Ultrahot Jupiter exoplanet orbits its star in 16 hours

We all know that it takes the Earth 365 days to orbit the Sun, marking an entire year. In our solar system, a year on other planets varies greatly depending on how close they are to our star. Mercury, which is both the smallest planet and the closest planet to the sun, takes 88 days to orbit the star. By comparison, dwarf planet Pluto takes 248 years to orbit the Sun. MIT astronomers have discovered an exoplanet described as an ultrahot Jupiter that orbits much more quickly and much closer to its host star than Mercury.

While Mercury orbits the Sun at a distance of 35.98 million miles, the exoplanet MIT scientists have discovered orbits only 1.5 million miles away from its host star. Due to its proximity to the star, a year on the planet is only 16 hours long. Its blistering fast orbit makes gives it the shortest orbit of any known gas giant.

The newly discovered ultrahot Jupiter is five times the mass of Jupiter. Since the planet is so close to its star, its dayside is estimated to have a temperature of 3500 kelvin, which is close to 6000 degrees Fahrenheit. That incredibly high temperature makes the planet, designated TOI-2109b, roughly as hot as a small star. The incredible surface temperature of TOI-2109b makes it the second hottest exoplanet ever detected. By comparison, the hottest exoplanet discovered is an ultrahot Jupiter called KELT-9b, with a surface temperature estimated to be about 7800 degrees Fahrenheit.

Astronomers believe TOI-2109b is going through a process of orbital decay which will eventually see the planet consumed by its host star. As it gets closer to its star, its speed will increase, shortening the length of a year on the planet. TOI-2109b was discovered using the NASA Transiting Exoplanet Survey Satellite (TESS), providing astronomers a chance to study how a planet going through orbital decay behaves as it's drawn towards the star.

The lead author of the paper on the discovery, Ian Wong, says if scientists are lucky in one or two years, they will detect how the planet is moving closer to its star. As for how long it will take before TOI-2109b is consumed by its star, it won't happen in our lifetime. Wong believes the planet may disappear in another 10 million years.

Astronomers began observing the host star, TOI-2109, using TESS on May 13, 2020. The star is located in the southern portion of the constellation Hercules. It lies about 855 light-years from Earth. TESS has been busy discovering stars that may have planets orbiting them, and TOI-2109 was the 2109th TESS Object of Interest, which is where its name is derived. The exoplanet was discovered using changes in the light of the star called transits. That technique is commonly used to discover exoplanets orbiting distant stars.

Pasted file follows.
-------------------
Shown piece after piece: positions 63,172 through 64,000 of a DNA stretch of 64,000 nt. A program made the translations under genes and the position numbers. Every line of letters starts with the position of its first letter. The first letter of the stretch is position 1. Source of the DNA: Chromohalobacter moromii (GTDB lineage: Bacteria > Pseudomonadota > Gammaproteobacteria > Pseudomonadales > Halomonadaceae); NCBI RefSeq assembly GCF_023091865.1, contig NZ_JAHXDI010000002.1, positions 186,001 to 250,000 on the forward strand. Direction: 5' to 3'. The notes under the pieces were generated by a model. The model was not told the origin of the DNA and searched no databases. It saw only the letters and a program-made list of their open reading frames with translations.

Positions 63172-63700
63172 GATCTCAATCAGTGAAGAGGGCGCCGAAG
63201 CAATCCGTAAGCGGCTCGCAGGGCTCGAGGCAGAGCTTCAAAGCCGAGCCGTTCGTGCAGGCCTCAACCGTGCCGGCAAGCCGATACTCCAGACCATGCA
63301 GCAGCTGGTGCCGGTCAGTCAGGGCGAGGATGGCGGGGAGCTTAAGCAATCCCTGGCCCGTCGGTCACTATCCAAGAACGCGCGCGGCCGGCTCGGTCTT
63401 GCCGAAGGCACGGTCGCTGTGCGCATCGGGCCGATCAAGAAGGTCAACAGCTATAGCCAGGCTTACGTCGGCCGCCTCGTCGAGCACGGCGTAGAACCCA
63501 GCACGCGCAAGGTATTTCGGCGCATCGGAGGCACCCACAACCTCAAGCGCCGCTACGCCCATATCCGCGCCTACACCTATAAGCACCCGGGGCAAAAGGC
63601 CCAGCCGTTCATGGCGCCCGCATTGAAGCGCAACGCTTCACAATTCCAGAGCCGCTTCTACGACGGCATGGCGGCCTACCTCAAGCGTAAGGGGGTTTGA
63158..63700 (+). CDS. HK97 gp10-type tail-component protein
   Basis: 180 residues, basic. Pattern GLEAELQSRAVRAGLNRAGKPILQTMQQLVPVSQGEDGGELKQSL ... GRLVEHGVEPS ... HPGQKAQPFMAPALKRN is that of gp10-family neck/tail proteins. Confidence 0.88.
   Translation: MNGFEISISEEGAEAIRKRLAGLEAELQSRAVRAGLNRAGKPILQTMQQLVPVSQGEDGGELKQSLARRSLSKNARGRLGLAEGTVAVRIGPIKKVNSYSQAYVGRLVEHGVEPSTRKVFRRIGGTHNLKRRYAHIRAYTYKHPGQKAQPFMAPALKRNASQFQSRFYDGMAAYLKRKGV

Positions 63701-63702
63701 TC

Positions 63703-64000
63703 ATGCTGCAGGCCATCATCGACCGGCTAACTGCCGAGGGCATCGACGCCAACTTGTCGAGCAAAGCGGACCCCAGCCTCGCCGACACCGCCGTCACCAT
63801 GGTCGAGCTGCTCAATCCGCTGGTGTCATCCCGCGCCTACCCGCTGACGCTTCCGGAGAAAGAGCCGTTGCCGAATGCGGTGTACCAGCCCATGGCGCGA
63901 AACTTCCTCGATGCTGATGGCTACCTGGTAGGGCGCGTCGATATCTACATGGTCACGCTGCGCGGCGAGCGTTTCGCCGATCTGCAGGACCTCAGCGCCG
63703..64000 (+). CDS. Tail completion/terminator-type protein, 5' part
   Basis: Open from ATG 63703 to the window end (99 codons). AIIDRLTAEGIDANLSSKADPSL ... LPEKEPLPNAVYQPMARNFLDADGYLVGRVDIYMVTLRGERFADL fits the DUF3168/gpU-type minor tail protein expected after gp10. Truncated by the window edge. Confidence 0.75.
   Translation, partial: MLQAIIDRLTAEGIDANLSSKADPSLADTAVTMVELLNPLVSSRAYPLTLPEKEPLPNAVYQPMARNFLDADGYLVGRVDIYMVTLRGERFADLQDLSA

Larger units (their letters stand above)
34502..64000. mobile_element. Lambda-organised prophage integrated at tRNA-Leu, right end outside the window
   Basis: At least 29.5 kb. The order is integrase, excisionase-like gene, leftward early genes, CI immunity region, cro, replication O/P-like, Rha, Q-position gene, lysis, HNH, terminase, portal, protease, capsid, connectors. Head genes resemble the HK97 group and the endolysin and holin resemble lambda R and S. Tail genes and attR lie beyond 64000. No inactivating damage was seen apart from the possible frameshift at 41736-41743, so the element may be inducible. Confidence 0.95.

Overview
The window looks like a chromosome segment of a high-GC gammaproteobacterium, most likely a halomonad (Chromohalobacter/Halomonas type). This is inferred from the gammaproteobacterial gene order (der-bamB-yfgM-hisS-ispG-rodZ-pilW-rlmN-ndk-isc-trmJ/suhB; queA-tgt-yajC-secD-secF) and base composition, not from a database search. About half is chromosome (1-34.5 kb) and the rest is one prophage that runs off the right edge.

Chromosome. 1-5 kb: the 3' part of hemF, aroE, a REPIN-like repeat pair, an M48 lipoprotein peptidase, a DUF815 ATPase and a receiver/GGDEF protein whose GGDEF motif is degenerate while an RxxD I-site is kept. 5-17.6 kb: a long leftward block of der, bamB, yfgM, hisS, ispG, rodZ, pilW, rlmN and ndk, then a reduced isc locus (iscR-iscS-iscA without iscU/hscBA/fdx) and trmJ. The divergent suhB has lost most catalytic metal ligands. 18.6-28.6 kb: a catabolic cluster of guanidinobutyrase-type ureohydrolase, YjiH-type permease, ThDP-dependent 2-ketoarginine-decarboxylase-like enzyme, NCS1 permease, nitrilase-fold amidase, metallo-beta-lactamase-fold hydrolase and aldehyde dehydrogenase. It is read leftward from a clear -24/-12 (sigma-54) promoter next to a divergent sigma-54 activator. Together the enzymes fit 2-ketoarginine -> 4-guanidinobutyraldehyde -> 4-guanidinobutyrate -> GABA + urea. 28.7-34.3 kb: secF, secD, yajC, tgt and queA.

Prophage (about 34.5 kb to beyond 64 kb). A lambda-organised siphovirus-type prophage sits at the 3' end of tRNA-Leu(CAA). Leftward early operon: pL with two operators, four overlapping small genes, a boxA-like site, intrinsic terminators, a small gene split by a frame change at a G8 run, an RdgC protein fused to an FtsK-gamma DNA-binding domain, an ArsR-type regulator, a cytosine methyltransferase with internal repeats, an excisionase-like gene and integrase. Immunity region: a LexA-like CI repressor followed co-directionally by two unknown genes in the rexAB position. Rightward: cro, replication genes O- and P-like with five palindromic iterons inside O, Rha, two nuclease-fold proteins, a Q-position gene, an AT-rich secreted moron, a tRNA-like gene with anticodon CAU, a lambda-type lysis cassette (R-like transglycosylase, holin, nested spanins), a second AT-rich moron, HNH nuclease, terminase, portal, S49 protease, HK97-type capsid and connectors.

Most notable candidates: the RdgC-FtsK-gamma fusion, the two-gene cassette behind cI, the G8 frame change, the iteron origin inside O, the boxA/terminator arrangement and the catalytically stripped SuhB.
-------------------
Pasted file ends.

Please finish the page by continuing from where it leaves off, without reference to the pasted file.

During a transit, starlight from the host star dims briefly as a planet passes in front. Using TESS data, the astronomers determined TOI-2109b orbits its host star every 16 hours. After determining a planet was orbiting the star, the TESS team alerted the astronomical community, and multiple ground-based telescopes conducted follow-up observations over the following year. The combined observations confirmed the transit was caused by a planet orbiting the star.

With a mass of five times that of Jupiter, TOI-2109b would be approximately 35 percent larger than Jupiter. The star it orbits is approximately 50 percent larger in size and mass than the Sun. Estimates suggest TOI-2109b is falling into its host star at a rate of 10 to 750 milliseconds per year. Observations also suggest the planet is tidally locked, with one side facing its host star constantly.

While estimates suggest the planet's dayside is 3500 Kelvin, the nightside has a brightness below the sensitivity of TESS data. That is an interesting observation raising a mystery about what is occurring on the planet's night side. The data suggests that possibly the temperature on the night side of the planet is very cold. However, there is the possibility that the planet has processes in place that somehow takes heat from the dayside and transfers it to the nightside.

These observations certainly are not the end of observations for TOI-2109b. Astronomers hope to use more powerful telescopes, including the Hubble Space Telescope and the James Webb Space Telescope, to conduct more detailed observations in the future. The goal is to learn about conditions for hot Jupiters as they fall into host stars. Ultrahot Jupiters such as TOI-2109b are the most extreme subclass of exoplanet, according to Wong.

Scientists are only beginning to understand the unique processes happening on planets of this type. Researchers are so curious about these processes because we have no comparable processes occurring in our solar system. One of the basic understandings of this type of planet scientists hope to discover is how massive planets like Jupiter can orbit a star in only a few days. Speculation suggests these planets may have begun their life much further away from their host stars and migrated closer to the stars over millions of years. Observations such as this will help answer those questions in the future.